As 2022 draws to a close, the international data transfer landscape from Europe continues to be dynamic, with anticipated updates including a further milestone on the Transatlantic Data Privacy Framework (“Framework”) for EU to U.S. data transfers, a new set of model clauses for data transfers to non-EU data importers who are already within the scope of the GDPR, and continued developments in cookie monitoring and enforcement.

1) EU-U.S. Transatlantic Data Privacy Framework

Following the issuing of an Executive Order in October 2022 which sets out the foundations of the Framework (for more information, see our blog post here), across the pond the European Commission has announced that it intends to issue a draft adequacy decision for the U.S. in December 2022. Once enforced, the adequacy decision will allow organizations who are certified under the Framework to transfer personal data from the EU to the U.S. without the need for a data transfer mechanism, such as the European Commission’s standard contractual clauses (“SCCs”), or to conduct a transfer risk assessment to evaluate and validate such data transfers.

In 2023, we can expect to see the practical implementation of the various safeguards identified in the Executive Order, such as the establishment of an administrative complaint system and the Data Protection Review Court, as identified in the seminal Schrems II judgement in 2020. The approved text of the Framework’s adequacy decision may also be available as soon as in the spring; however, privacy interest groups (such as NOYB, whose founder Max Schrems of Schrems II fame) have already begun to criticize the Framework, particularly over the standard of proportionality proposed for U.S. signals intelligence activities and the effectiveness of the proposed redress mechanisms, and it remains to be seen whether it will be subject to legal challenge like its predecessors. Regardless, the approved text will provide much awaited clarity to organizations, and once published organizations should assess whether the Framework is available to them as a data transfer mechanism, whether they can comply with the Framework’s requirements, and/or whether it should consider an alternative data transfer mechanism.

2) New Standard Contractual Clauses to cover the transfer of personal data to importers within the scope of the GDPR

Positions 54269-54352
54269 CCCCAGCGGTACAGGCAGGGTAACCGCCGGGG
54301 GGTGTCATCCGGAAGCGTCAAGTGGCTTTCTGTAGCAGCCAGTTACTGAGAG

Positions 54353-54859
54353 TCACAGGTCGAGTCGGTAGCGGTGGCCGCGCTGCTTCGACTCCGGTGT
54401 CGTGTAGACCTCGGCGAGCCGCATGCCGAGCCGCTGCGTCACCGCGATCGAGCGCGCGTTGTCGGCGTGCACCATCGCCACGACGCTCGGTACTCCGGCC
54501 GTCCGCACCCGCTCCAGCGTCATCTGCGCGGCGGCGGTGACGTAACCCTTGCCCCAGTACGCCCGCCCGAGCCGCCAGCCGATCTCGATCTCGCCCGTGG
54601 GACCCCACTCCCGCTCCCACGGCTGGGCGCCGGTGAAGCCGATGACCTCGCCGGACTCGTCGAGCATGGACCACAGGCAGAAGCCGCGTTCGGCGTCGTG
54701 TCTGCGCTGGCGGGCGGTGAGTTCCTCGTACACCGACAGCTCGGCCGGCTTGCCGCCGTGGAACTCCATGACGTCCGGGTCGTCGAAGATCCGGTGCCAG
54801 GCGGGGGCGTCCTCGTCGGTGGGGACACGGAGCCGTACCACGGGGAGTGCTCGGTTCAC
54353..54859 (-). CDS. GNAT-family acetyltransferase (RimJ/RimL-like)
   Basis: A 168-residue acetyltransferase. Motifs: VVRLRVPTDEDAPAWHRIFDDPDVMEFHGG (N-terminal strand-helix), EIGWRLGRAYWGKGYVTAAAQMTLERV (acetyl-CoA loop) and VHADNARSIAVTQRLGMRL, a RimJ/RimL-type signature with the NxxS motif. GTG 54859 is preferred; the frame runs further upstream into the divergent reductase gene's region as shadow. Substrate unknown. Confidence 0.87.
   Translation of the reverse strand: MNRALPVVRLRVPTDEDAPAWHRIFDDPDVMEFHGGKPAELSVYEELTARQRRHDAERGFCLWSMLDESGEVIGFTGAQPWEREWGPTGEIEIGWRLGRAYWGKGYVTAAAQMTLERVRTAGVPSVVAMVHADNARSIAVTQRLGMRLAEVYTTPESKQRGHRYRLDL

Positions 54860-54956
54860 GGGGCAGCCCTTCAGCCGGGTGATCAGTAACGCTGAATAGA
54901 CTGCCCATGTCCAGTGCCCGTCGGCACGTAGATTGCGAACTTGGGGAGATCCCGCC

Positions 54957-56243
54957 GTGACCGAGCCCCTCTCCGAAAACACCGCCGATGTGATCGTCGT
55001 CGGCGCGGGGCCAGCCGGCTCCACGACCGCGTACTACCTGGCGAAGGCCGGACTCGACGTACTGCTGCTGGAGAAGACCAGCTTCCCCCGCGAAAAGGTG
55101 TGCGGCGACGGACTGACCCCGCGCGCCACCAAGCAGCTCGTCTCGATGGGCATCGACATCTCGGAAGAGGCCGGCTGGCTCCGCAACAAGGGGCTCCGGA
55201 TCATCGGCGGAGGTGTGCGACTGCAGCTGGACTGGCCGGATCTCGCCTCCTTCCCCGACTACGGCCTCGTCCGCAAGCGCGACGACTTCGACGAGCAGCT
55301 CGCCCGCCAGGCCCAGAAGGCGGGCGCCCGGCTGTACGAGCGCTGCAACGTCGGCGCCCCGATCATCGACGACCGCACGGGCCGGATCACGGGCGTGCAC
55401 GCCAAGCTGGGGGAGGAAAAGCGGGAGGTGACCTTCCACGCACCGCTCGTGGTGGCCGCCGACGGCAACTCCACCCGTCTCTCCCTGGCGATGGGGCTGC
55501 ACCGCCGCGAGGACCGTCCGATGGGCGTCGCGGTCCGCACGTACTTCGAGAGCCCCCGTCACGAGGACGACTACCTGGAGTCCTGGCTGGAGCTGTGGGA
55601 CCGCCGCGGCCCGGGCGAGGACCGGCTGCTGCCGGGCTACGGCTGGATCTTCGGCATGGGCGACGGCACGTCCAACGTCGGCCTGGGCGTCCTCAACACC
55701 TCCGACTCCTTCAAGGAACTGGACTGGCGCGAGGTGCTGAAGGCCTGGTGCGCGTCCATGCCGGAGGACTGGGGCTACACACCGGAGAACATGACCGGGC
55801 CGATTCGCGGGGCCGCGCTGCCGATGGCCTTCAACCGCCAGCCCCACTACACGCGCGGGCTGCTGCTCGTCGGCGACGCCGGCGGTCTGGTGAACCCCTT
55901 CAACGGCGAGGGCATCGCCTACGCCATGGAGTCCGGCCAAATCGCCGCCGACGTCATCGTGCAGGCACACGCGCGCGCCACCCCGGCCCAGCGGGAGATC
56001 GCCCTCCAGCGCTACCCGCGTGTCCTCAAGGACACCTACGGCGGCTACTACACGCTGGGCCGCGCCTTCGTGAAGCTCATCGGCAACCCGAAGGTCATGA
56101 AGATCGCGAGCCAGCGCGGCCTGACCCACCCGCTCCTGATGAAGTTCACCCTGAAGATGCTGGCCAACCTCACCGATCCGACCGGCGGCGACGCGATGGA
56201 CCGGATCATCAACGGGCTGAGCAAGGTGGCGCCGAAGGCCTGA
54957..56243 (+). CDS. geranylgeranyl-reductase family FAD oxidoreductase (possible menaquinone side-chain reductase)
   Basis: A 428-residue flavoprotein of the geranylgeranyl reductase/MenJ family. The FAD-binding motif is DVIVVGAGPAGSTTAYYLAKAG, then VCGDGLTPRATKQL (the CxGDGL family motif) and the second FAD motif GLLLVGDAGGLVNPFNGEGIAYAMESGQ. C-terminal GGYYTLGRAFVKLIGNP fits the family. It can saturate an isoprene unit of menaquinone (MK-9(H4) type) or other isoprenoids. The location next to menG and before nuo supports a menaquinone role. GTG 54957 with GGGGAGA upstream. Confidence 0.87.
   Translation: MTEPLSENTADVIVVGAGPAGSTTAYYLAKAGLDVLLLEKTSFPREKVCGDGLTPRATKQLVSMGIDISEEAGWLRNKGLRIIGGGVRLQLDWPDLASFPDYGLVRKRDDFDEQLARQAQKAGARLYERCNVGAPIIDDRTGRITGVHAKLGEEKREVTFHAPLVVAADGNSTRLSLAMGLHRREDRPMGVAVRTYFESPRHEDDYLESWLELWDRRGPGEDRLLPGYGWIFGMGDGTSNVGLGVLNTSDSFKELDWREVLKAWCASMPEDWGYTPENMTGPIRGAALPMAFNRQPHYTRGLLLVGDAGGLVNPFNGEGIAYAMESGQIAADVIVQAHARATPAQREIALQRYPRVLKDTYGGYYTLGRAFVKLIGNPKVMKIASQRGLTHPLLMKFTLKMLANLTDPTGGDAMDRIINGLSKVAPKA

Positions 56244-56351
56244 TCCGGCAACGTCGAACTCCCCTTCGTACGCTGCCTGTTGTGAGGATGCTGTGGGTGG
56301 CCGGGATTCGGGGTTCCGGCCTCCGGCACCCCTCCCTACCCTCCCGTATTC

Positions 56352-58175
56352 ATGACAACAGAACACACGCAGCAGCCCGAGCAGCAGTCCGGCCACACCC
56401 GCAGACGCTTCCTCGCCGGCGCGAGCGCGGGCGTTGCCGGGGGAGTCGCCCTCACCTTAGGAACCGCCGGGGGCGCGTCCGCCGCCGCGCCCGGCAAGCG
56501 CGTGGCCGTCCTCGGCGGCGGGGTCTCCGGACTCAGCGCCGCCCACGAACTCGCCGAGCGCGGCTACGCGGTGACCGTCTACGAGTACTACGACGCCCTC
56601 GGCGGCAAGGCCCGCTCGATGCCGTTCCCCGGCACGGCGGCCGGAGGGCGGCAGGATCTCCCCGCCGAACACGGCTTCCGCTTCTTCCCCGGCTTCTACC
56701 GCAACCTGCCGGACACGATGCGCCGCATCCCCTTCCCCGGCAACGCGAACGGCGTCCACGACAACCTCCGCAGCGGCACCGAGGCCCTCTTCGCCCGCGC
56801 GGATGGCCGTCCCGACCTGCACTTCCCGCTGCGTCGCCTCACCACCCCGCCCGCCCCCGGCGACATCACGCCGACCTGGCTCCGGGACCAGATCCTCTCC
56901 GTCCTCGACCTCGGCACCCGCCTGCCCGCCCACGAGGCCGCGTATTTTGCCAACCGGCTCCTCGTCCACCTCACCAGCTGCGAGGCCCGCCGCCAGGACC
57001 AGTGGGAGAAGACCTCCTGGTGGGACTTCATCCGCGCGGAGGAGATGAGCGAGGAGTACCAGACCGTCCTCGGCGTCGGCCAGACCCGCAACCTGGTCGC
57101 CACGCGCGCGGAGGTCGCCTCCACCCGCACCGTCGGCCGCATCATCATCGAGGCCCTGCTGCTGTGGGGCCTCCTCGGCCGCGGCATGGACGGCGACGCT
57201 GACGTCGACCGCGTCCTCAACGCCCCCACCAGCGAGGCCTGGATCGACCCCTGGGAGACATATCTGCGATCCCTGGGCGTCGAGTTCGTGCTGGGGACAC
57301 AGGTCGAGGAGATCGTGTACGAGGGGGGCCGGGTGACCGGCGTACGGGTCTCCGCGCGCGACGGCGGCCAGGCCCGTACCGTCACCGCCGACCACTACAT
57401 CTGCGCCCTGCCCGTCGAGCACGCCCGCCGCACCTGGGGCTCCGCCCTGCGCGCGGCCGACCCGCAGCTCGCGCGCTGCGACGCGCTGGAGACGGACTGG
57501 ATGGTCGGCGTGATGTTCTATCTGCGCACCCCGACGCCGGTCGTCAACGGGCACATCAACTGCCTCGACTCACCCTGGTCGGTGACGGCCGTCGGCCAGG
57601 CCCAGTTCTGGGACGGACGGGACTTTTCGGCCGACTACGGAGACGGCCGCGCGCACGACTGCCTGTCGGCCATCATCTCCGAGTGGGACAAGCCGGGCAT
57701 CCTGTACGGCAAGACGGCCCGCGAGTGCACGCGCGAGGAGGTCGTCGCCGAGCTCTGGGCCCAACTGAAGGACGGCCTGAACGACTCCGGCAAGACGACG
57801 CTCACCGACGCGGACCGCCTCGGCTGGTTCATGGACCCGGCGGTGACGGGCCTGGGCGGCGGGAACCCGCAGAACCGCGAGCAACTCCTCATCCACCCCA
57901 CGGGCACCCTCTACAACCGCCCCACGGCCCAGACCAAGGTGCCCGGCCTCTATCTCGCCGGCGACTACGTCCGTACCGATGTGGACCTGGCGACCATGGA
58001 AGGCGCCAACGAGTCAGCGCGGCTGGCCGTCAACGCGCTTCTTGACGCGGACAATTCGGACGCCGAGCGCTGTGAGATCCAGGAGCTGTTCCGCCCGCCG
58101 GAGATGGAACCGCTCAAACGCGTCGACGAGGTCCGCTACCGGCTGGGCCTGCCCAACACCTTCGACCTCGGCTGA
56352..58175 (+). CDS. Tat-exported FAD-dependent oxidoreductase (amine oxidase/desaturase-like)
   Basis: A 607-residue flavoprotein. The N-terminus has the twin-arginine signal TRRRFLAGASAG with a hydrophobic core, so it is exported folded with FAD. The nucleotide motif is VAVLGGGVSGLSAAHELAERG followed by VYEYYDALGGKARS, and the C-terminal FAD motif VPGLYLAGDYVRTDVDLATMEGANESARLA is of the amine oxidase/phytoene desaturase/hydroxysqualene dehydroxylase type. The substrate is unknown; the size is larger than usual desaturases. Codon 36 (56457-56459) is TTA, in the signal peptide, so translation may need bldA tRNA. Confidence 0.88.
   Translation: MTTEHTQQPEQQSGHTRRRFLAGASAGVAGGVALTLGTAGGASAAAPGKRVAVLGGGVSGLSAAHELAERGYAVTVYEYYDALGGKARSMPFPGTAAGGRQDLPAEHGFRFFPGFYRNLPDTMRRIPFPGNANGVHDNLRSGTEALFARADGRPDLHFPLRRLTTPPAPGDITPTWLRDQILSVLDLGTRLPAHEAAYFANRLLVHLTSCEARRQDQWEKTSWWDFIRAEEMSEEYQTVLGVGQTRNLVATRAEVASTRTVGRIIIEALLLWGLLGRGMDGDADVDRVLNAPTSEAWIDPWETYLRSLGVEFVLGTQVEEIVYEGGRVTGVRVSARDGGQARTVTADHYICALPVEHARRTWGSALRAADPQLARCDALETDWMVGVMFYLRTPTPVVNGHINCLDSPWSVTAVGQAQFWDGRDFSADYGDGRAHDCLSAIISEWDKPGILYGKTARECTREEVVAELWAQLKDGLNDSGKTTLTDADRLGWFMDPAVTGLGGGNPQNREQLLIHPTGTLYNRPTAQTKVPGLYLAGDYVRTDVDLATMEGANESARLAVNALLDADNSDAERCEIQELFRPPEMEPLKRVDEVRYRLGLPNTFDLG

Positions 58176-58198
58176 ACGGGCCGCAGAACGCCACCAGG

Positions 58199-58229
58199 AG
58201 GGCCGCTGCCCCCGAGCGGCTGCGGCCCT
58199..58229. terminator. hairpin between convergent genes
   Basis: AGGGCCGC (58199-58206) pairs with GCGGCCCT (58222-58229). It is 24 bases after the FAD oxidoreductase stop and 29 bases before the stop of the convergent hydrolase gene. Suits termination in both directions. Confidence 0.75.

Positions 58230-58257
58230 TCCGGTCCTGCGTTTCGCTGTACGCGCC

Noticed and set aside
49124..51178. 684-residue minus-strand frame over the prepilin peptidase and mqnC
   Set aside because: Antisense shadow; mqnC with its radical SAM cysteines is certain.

In May 2022, the European Commission published a Q&A on its 2021 SCCs. In this Q&A, the European Commission also stated that it was in the process of developing a new set of SCCs to cover transfers to data importers located outside of the European Economic Area who do not benefit from an adequacy decision, but who are already subject to the GDPR by virtue of Art. 3 GDPR. This follows the approach taken by the European Data Protection Board’s guidance on data transfers published in November 2021, which requires organizations to continue to assess the risks and adopt supplementary measures even though the relevant transfer does not constitute a “data transfer” (i.e. where the data importer is already subject to the GDPR). The proposed SCCs are thus designed to avoid duplicating and deviating from the obligations of the GDPR that organizations are already required to comply with, and will take into account the requirements that already apply directly to those controllers and processors under the GDPR. We understand that these proposed SCCs may be published as soon as in the spring of 2023.

3) Continued scrutiny on data transfers arising through cookie usage across Europe?  

In January 2022, the Austrian data protection regulator found that a website which used free analytics from a major provider was in breach of the GDPR’s data transfer rules; in particular, the website operator (as a data exporter) was found to have failed in ensuring that personal data transferred from Europe to the U.S. was provided with an adequate level of protection (for more information, see our blog post here).

The use of these analytics and similar trackers continues to be ubiquitous across websites globally; although some providers have updated their privacy standards to address concerns, the list of European regulators that have voiced their objections has been steadily growing in 2022, and currently include the Austrian, French, Italian, German (Rhineland), Liechtensteiner, Norwegian, Dutch and Danish data protection regulators. Overall, cookie monitoring and enforcement by European data protection regulators has seen an increase in 2022, and may be indicative of a pattern of continued enforcement into 2023.


The first half of 2023 therefore promises to be an interesting one, particularly with the much-anticipated Framework’s adequacy decision and new SCCs expected to be published by then. Both the adequacy decision and the new SCCs are likely to aid organizations in relieving some of their data transfer obligations under the GDPR, although as such measures are not yet in force organizations should continue complying with existing obligations, including monitoring their use of cookies that may affect a transfer of personal data. While organizations should continue to conduct transfer impact assessments prior to transferring personal data subject to the GDPR to the U.S., the Framework’s developments can, and indeed should, be taken into account to reflect a contemporaneous assessment of U.S. laws.